In our society, we need to teach that LGBT identities are the normality for many teens, aren’t something to be hidden or ashamed of, and that these students need to be treated with respect. I think the authors of this article would agree with me when I say that if the other students had seen positive representations of her sexuality in school, maybe Ashley wouldn’t have felt forced to take her own life. The same might be true for LGBT kids in our society today if we create safe spaces for them in our schools.


Sunday, February 16, 2014

The American Language

[Connections in "Aria" by Richard Rodriguez]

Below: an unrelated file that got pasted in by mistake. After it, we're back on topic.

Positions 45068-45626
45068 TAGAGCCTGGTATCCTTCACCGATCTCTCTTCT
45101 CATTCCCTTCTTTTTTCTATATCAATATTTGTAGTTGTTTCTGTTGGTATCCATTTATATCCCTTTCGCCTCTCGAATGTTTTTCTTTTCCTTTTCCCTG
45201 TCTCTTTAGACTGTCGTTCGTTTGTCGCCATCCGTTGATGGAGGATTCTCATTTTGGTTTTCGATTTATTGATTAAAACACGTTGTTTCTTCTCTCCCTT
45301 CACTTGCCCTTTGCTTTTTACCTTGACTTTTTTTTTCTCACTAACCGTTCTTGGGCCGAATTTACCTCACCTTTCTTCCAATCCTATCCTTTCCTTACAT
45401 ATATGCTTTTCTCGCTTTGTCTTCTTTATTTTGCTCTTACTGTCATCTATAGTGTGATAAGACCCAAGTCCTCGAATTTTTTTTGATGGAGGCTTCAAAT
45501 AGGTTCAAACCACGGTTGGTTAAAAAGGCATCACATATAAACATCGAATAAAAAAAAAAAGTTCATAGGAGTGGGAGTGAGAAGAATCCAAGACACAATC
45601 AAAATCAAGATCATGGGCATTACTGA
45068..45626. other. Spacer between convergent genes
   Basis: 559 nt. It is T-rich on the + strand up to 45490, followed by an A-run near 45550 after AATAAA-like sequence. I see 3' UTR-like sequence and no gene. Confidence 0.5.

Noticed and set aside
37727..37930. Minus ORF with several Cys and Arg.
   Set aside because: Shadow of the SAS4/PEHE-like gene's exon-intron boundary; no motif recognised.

I’ve always enjoyed learning about languages other than my own, so this week’s reading was really interesting for me. I found “Aria” by Richard Rodriguez to be especially eye-opening since it approached the issue of multilingual classrooms from the point of view of a Spanish-speaking student in a predominately English-speaking community. I’ve always been curious about the experiences of those who learn English as a second language in America, and Rodriguez does an excellent job of explaining how his Hispanic background impacted and changed his experiences in school, and how his schooling impacted his experiences at home. I felt that this piece was also pretty heavy emotionally, particularly hearing about how even though learning English helped Rodriguez to be part of the English-speaking American community, his family life suffered and he lost the connection with his parents.